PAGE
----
August 12 is Buy a Quebec Book Day – and have we got books for you!
You might already know that Talon specializes in publishing Quebec novels in translation for English speakers in Canada and around the world. We also publish plays, non-fiction, and, occasionally, poetry by Quebec authors. Talon has been publishing translations since the early days; in the 1970s, for example, Talon published Michel Tremblay’s famous play, Les Belles-Soeurs – and we’ve been publishing Tremblay’s plays and novels ever since. In fact, Talon has a 40-year history of publishing Quebec authors and translators.
The list below highlights 12 august and recently published Quebec books (in translation from French to English) – any of which we would, of course, recommend. So: read the list and “like” Buy a Quebec Book Day on Facebook – but most importantly, get out to your local bookstore this Saturday and show la belle province some literary love!
1. Anima by Wajdi Mouawad
Hot off the press!
The story begins with murder. And then the reader is immersed in violence, until over time a poetic narrative emerges that gives voice to the unseen animals around us. From the ant to the raven, from the horse headed for the slaughterhouse to the domestic cat, from the cockroach to the dove, each has its own perception, all have a singular voice. Murder and bloodshed are set against a historical backdrop of humanity’s collective violence (the American Civil War, the civil war in Lebanon and the Sabra and Shatila massacre) when a final, monstrously violent act brings catharsis for the lead character.
Wajdi Mouawad (born 1968) is a Lebanese-Canadian writer, actor, and director. He is most known for his work in the Canadian and French theatre.
Anima has resonated with readers worldwide. It has been translated into German, Italian, Spanish, and Catalan. It won the Thyde Monnier Grand Prize from the Société des Gens de Lettres, the Mediterranean Prize, the Literary Prize for a Second Novel in Laval, the Golden Alga Award, the Phoenix Award (as part of the Beirut Spring Festival), and the Catalan Llibreter Prize for Foreign Novel, all in 2012 and 2013. In 2015, Anima won the Lire en Poche, a prize awarded annually in France in celebration of the paperback book. An elegant translation by Linda Gaboriau finally brings this celebrated novel to English readers.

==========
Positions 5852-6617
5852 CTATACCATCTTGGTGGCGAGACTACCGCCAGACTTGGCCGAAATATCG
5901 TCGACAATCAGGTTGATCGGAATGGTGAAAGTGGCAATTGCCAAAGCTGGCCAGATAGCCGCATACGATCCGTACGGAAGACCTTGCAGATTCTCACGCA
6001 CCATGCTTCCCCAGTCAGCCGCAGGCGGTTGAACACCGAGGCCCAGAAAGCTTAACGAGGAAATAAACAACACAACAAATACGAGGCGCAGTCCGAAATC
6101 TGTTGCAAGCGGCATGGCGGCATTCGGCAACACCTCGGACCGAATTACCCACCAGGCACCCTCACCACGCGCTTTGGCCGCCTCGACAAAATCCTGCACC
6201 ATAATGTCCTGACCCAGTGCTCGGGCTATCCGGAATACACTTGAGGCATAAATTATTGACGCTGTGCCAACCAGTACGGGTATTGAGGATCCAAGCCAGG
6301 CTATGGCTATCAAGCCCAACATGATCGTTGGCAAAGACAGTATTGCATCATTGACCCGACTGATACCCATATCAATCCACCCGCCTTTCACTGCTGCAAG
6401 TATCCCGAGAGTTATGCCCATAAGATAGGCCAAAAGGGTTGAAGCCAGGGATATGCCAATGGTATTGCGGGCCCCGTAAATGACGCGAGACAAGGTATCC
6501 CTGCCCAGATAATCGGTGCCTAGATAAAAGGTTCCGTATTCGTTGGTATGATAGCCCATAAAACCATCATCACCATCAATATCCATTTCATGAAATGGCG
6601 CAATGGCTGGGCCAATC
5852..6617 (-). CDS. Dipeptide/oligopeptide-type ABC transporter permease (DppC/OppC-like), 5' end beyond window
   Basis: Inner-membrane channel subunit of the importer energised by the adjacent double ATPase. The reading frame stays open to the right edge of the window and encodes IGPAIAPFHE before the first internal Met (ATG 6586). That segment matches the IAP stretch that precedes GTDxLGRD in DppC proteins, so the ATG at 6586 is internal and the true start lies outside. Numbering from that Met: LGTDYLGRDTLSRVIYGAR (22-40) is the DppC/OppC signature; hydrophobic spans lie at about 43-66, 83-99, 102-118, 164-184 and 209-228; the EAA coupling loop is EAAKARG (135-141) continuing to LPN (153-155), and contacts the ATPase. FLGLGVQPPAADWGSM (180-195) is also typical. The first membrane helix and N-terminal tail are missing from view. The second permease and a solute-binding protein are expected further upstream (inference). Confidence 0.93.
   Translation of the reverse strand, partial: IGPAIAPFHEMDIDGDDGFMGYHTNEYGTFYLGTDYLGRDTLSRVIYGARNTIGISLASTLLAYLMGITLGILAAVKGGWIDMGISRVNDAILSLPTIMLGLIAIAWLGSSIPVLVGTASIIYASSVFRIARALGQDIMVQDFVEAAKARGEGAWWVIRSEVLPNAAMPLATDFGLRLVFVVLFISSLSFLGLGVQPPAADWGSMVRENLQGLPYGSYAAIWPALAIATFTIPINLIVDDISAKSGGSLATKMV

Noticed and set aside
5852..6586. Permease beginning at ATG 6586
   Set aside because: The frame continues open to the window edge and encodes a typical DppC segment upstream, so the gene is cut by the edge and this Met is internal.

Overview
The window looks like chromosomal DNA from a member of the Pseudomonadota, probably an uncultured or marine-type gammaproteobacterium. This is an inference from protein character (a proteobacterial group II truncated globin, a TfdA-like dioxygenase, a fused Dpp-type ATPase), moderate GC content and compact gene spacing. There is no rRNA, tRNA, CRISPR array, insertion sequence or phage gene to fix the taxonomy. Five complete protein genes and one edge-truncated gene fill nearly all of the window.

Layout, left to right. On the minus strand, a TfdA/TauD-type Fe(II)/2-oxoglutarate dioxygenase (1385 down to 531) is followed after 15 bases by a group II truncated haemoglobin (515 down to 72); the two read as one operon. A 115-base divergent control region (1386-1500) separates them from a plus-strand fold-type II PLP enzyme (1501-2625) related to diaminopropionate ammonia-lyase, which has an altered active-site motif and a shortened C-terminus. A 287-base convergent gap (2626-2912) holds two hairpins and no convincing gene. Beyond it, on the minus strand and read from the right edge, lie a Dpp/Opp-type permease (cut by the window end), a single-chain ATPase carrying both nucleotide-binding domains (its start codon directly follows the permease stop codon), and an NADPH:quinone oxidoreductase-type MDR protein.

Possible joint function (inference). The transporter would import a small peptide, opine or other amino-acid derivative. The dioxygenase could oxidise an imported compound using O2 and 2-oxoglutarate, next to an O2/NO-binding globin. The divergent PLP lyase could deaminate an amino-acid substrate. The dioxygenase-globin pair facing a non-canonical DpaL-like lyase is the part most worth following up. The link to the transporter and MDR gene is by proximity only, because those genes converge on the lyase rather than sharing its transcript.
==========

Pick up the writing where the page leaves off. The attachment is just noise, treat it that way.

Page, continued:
2. Zora, A Cruel Tale by Philippe Arseneault
Newly translated into English by Fred A. Reed and David Homel, Zora is a (truly cruel) Rabelaisian fantasy – a gothic tale of the macabre and the bizarre, of black magicians and alchemists, and of the life and times of Zora Marjanna Lavanko, the daughter of a brutish tripe-dresser who dies for love. This surreal novel is set in the murky fictional domain of the Fredavian Forest, in the very real province of Karelia, then a part of the Grand Duchy of Finland, in the closing years of the nineteenth century.
Many years of work brought forth this finely rendered fantasy. While some readers might be put off by the cruelty, violence, and mayhem of the text, those who persist will be rewarded with black humour and the fine display of a full range of human emotion. Despite its ornate style, the narrative has surprising pace, perhaps because the reader is busy trying to keep his or her jaw from hanging open.
The original French novel won the 2013 Robert-Cliche Prize, awarded to an author for a first novel (but not a first work). Zora is also hot off the press – Zora and Anima are our first two books of the Fall 2017 season, and both are available now!